VOLGOGRAD, Russia (Reuters) - Egypt coach Hector Cuper said it was possible that his team’s farewell match at the 2018 World Cup against Saudi Arabia on Monday would also be his last in charge after an unsuccessful campaign in Russia.
Egypt lost their first two games against Uruguay and hosts Russia, crushing the hopes of fans that prolific striker Mohamed Salah, despite his recent shoulder injury, would lead the Africans into the knockout stages.
Instead, their campaign will peter out against Saudi Arabia, who also head home after Monday’s match in Volgograd having lost both their opening games too.
“I have never excluded anything. It might be my last game and it might not. It will depend on a number of factors,” Cuper, who was named Egypt coach in 2015, said when asked by reporters about his future.
“Of course I would like to make everybody happy, to come up with something that everybody would agree with. But it’s impossible,” the Argentine said.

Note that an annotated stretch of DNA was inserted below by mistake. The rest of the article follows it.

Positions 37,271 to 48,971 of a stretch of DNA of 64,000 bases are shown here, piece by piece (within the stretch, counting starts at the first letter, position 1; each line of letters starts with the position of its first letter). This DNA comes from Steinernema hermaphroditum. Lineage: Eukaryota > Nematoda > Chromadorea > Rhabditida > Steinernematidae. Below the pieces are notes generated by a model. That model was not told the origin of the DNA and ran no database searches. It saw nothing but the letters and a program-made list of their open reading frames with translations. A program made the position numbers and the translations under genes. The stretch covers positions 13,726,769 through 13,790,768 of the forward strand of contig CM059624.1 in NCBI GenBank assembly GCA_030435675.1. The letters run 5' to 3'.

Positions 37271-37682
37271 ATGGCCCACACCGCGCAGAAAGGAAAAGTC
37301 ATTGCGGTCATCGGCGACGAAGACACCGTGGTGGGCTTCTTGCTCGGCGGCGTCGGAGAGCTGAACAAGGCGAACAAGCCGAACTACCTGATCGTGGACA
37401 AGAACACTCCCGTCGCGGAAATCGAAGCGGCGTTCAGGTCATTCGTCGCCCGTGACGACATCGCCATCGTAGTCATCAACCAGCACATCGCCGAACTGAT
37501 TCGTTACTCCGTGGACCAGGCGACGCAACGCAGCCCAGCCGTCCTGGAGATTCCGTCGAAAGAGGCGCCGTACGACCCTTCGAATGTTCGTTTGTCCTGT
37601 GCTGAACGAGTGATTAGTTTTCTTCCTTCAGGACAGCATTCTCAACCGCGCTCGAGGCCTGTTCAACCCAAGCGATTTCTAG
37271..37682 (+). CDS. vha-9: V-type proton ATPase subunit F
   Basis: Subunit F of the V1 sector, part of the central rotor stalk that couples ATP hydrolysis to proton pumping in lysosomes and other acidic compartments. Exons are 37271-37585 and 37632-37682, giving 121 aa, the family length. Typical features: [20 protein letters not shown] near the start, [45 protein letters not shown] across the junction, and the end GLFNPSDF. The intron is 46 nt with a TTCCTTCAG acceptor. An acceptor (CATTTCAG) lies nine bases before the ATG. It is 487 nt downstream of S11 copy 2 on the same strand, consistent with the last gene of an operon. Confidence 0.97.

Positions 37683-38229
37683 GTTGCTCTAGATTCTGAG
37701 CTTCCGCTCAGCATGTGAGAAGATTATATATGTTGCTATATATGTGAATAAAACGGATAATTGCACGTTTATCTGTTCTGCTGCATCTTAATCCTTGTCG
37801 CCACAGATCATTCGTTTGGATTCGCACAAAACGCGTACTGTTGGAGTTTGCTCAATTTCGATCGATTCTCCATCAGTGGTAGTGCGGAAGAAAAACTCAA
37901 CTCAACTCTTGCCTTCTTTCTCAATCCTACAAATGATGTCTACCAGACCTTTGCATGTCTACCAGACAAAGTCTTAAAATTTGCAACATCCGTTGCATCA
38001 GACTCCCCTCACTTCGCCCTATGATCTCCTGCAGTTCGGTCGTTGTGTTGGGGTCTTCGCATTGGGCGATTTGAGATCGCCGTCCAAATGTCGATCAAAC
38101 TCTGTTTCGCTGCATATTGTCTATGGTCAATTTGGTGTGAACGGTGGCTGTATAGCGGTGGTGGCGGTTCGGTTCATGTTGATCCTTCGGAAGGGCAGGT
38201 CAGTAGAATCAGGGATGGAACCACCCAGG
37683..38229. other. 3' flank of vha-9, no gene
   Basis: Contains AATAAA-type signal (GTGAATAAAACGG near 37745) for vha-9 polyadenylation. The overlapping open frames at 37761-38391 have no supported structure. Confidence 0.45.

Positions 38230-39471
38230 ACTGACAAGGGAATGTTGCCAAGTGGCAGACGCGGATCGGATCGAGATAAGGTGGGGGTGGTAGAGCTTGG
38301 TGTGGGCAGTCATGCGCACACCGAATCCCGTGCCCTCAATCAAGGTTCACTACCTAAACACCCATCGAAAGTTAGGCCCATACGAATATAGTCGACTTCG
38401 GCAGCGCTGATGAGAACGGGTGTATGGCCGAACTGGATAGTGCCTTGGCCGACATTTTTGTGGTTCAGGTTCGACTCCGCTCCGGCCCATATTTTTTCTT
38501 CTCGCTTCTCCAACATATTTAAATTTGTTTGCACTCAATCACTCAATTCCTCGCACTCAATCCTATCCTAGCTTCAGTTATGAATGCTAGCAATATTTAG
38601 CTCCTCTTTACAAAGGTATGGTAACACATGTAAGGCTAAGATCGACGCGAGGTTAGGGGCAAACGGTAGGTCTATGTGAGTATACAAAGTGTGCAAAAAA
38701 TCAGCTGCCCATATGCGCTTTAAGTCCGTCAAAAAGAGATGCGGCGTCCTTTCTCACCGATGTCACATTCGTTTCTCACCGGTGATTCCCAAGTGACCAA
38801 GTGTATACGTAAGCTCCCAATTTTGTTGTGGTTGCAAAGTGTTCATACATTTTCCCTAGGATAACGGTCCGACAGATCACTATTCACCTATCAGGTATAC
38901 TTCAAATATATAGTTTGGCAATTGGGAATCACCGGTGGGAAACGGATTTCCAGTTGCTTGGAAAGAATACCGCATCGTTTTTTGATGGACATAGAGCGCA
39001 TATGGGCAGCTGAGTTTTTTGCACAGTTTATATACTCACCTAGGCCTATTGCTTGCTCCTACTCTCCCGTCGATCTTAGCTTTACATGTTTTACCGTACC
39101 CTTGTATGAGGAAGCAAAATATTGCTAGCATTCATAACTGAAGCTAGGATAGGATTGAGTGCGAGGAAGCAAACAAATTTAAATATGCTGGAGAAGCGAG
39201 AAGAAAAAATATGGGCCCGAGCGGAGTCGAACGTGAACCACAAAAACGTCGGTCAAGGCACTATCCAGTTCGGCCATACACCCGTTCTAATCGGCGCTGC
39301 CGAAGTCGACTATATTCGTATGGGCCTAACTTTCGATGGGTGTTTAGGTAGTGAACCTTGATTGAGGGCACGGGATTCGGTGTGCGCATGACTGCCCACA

While saying there had been “small disagreements” within the Egypt camp, Cuper added that he would not respond to questions about whether captain Essam El-Hadary had fallen out with the rest of the team.
“There might be small disagreements but I would like to hear evidence or proof of this,” he said. “If you don’t have evidence or proof, I won’t answer that question.”
El-Hadary, who was not included in the starting team for either of Egypt’s first two games in Russia, denied any rift.
“If I had been making trouble in the team then I don’t deserve my spot on the team. That’s my simple answer,” the goalkeeper said, sitting next to Cuper at a news conference.
El-Hadary said he was hoping to get the nod for Monday’s match which would make him the oldest ever player to appear at a World Cup at 45 years of age.
“Obviously I will be very happy if I play in the match tomorrow. But that is not certain and that choice will be made by the management of the team,” he said. “This world record will be my achievement but it will also be an achievement for Egypt.”
Writing by William Schomberg; Editing by Christian Radnedge and Ian Chadband
Our Standards: The Thomson Reuters Trust Principles.